Tuesday, August 10, 2010

Is This Stanley's Work? "Fuzzy and Wuzzy," from Our Gang Comics #58, May 1949

Mark Kausler and Ed Buchman sent me these scans. They wondered if this could be a John Stanley story. As I'm still searching for "unknown" pieces from the late 1940s and early 1950s, I'm grateful to have possible items brought to my attention. Thanks once again, Mark, for sharing rare material--and going to the trouble of scanning it!

This story is very close in feel to the Krazy Kat, Howdy Doody and Rootie Kazootie material I've posted here. Like those stories, it is lesser work. It lacks the core investment of Stanley's Little Lulu and Tubby material.

That said, the characterizations are strong and distinct, their interactions are amusing, and the simple story does not meander, but moves in confident strides.

It's drawn by Dan Gormley, and gorgeous funny-animal cartoon art it is. One odd thing about this story is that it's set up in three-tier pages. Stanley preferred four-tier pages, and after 1947, we seldom, if ever, see him stray from that format.

"Fuzzy and Wuzzy" were comic book creations affixed to a minor MGM cartoon property, Barney Bear. They never appeared in any of the lumbering fella's fair-to-middling MGM cartoons. They were, I think, attempts to make the Huey, Dewey and Louie angle strike twice. The attachment of nutty "nephews" to an adult licensed property was typical of this era.

Carl Barks made this formula work by making Donald's three nephews smarter, more resourceful and more logical than their older parental figure. Western/Dell imitations such as this and Woody Woodpecker's "Knothead and Splinter" served only to relieve the star characters of needing a strong personality. Barney, Woody and other licensed entities became armchair-sitting, newspaper-reading suburban Blahmen, either befuddled or patronizingly amused by their young charges' wacky-nutty antics.

Enough yak yak from me. Here's the story...

Not the greatest comic book story ever made... but one with several significant Stanley 'tells' (or, as one reader has suggested they be called, 'earmuffs'):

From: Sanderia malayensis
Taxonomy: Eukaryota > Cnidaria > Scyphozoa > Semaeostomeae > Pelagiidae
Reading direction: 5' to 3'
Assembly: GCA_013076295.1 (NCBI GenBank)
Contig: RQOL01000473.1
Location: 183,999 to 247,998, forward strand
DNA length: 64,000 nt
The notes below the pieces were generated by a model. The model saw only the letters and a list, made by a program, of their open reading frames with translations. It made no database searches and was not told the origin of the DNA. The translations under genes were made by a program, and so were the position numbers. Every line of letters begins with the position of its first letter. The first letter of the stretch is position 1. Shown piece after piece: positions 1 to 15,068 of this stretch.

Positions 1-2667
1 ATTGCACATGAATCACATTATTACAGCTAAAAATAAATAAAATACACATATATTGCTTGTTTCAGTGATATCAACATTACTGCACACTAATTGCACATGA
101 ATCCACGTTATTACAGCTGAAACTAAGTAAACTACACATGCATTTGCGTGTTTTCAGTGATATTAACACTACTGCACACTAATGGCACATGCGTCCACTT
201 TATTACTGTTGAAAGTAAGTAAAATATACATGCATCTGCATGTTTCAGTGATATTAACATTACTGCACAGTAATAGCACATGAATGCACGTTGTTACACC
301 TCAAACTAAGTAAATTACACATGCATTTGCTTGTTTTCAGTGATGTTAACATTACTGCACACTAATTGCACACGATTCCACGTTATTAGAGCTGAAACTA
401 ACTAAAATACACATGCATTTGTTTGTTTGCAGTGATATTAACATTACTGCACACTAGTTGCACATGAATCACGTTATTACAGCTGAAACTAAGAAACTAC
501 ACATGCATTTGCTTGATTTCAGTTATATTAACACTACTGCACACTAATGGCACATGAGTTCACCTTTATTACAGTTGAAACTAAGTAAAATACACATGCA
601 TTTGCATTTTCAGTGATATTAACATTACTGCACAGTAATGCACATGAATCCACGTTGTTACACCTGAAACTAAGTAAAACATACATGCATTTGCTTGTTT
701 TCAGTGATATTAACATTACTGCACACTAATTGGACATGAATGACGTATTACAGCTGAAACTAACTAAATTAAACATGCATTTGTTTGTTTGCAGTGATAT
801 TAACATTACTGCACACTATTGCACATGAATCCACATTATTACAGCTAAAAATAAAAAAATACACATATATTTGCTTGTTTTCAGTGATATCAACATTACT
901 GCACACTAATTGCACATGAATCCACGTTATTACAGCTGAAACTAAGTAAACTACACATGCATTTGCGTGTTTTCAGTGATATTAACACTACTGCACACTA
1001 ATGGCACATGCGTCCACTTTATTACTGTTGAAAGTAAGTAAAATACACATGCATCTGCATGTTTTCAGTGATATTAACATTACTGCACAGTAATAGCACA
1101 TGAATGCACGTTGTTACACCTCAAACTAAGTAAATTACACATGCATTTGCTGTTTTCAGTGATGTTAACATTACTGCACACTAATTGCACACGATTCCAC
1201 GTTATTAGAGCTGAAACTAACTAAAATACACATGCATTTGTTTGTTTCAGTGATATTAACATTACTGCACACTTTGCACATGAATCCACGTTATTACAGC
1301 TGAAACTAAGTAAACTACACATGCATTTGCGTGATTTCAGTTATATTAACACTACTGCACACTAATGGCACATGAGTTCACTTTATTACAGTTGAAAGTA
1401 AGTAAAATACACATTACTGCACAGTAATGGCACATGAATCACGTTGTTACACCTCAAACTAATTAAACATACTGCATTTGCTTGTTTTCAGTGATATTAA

• frantic physical action (throughout)
  • slightly delusional behavior
  • strong visual spotting of sound effects
  • one YOW!
  • one instance of Ha! Ha! Ha! (8x)
  • one instance of spots-before-eyes
  • one instance of windmill action

If this is Stanley's work, it's a stylistic throwback to his New Funnies material of the mid-1940s. It's apt that Dan Gormley illustrated this piece--that furthers the similarity. It also harkens back to an earlier Stanley stint on Our Gang. His "Tom and Jerry" stories focused more on the two mice, Jerry and Tuffy, and their ongoing bewilderment with the world of human beings.

Fuzzy and Wuzzy are much like Jerry and Tuffy. One is a bit of a loose cannon, fearless to explore the unknown. The other is more uptight, cautionary and reserved. Both are naive and unaccustomed to their surroundings--from whence springeth the comedy.

The stakes are lower than usual here. There is no authority figure to answer to--just the call to adventure and the solution of hunger.

Theory Dept.: there is the possibility that this is the work of another person, who was either heavily influenced by John Stanley's writing, or asked to emulate the overall style, since it was popular and it sold comic books. I still have this suspicion, entirely unfounded, in the back of my mind.

Comic books were a business, first and foremost, and an art-form only to a handful of divinely deluded souls in the 1940s. Like movies, automobiles and appliances, comic books were meant to sell and make money. Therefore, a winning recipe or formula was rife for imitation.

The Western Publications history is largely unknown. Most, if not all of those who were involved in its heyday are long gone. I stress that this is just supposition on my part.

Another likelihood is that Stanley needed money, and that he dashed these lesser stories off to supplement his income from Little Lulu. They were very likely forgotten as quickly as they were written. No one thought some middle-aged nutjob would pore over them 50-60 years later. They're not bad stories... they just don't have much invested in them. Stanley saved his best ideas--and writing--for the Lulu titles.

At best, these minor stories of the 1950s are amusing and coherent--which cannot be said about most of Western's output.

I'd love to know what you think about this and the other stories in the "Is This Stanley's Work?" series.

1 comment:

Paul Tumey said...

It feels very much like a Stanley story to me.